Local 801 President Andy Trcka credits the patio next door to the Department of Transportation as one of the reasons his local has been able to increase membership by nearly 50 percent over the past four years.
“We’re fortunate to have a little patio next to DOT so we can have grill-outs to help raise awareness of MAPE. We’re going to try to do one at Veterans Affairs soon,” Trcka promised.
He said his local has been discussing the Janus v AFSCME case at recent meetings, and Local 801 Treasurer Jessica Olson and others are planning re-commitment activities and other special events following the Janus decision.
Local 801 has also established floor captains and Secretary Lizzy Danielson has organized “mini meets,” which give small groups of workers an opportunity to exchange ideas which Trcka said “could be channeled to agency-wide Meet and Confers or elsewhere.”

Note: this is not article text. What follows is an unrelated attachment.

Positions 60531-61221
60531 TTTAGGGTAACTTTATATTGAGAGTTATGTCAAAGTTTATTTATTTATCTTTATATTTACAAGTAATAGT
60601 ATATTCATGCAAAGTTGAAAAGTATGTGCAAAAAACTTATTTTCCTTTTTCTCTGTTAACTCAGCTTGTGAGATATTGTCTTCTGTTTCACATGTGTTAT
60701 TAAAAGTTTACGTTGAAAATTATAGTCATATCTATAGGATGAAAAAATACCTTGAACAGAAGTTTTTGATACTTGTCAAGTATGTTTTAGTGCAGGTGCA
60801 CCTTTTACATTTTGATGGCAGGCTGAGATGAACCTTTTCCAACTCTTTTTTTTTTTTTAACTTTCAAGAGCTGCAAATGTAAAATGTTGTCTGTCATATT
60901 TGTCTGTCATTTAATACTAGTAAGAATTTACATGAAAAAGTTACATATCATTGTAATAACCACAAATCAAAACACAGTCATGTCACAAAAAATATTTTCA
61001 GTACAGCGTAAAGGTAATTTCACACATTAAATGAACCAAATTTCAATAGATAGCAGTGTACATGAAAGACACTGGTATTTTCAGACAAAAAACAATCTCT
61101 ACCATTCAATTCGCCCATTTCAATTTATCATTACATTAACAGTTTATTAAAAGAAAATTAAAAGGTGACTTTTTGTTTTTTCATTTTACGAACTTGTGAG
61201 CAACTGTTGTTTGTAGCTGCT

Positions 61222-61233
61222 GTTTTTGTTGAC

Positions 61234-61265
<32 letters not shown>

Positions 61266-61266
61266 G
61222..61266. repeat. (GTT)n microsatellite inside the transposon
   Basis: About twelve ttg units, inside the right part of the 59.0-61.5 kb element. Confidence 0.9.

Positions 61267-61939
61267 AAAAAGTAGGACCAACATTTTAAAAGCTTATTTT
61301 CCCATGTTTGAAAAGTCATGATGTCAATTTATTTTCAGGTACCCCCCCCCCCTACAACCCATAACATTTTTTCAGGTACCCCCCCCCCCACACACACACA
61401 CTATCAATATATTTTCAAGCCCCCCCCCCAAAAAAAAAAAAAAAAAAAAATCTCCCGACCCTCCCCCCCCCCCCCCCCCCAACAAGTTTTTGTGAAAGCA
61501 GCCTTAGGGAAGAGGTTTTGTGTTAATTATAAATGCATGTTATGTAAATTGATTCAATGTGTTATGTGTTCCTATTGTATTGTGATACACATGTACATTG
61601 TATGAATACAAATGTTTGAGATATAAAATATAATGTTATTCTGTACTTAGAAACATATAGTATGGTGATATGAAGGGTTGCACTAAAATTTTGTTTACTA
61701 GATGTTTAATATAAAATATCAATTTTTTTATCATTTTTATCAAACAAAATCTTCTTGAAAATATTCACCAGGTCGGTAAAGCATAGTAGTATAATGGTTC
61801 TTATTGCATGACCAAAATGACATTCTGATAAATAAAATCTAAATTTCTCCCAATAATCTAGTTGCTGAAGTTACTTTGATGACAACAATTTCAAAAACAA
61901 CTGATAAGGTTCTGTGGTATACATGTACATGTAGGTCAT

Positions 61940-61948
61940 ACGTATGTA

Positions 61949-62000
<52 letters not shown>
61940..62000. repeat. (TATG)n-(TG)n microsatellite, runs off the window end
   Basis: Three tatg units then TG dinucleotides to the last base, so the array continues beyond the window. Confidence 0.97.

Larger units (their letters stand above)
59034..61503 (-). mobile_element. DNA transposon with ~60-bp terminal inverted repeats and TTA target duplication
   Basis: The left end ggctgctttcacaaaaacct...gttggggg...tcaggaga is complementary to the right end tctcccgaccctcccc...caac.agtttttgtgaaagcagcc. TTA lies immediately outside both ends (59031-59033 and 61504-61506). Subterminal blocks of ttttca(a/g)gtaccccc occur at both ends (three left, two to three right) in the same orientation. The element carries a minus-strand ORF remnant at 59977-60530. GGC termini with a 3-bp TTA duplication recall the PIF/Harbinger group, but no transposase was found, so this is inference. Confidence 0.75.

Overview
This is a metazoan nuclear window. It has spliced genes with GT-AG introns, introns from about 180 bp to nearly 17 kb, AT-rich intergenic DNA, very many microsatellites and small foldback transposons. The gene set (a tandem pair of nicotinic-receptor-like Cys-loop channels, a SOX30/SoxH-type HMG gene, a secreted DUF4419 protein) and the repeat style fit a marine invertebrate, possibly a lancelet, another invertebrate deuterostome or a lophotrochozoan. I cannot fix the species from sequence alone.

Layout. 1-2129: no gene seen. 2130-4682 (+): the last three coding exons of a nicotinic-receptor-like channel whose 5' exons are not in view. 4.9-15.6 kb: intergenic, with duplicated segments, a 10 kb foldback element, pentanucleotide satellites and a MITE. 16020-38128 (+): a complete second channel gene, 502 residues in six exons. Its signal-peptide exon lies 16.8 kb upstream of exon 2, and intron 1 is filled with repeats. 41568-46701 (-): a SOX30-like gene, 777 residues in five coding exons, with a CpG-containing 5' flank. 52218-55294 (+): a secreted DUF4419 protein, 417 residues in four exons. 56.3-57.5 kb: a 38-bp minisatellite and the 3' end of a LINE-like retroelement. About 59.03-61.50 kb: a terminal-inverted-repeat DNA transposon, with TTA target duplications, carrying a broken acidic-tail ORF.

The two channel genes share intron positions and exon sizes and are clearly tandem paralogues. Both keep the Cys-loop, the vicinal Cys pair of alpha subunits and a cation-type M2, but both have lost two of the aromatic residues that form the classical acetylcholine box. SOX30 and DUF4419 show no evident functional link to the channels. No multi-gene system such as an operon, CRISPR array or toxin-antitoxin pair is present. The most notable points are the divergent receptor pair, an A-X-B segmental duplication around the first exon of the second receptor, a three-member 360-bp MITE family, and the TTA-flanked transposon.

The local has also “embarked on doing analytics – we’re starting to map out our floors and developing a list of our volunteers,” he added. "We're really fortunate to have an active 801 board of directors and volunteers who pitch in for a variety of tasks, large and small, which contribute to our local's success."
Trcka, who works for MNIT as a web map developer, says he “saw the value of unions” and immediately joined when he was first began working in state government 16 years ago. “I’ve always been a pro-union person – my dad was on the negotiations team for AFSCME,” he added.
A strong contract is the most appealing benefit about union membership to Trcka. “I’m in the middle demographically, between paid parental leave and retirement, and have been able to help steer union conversations.”
Trcka advises other locals to never underestimate the importance of listening to members and potential members. “We’ve found just answering questions goes a long way. We’re engineering-minded over here and establishing a known system that people can rely on goes a long way. We build roads here – people want that stability from their representation.”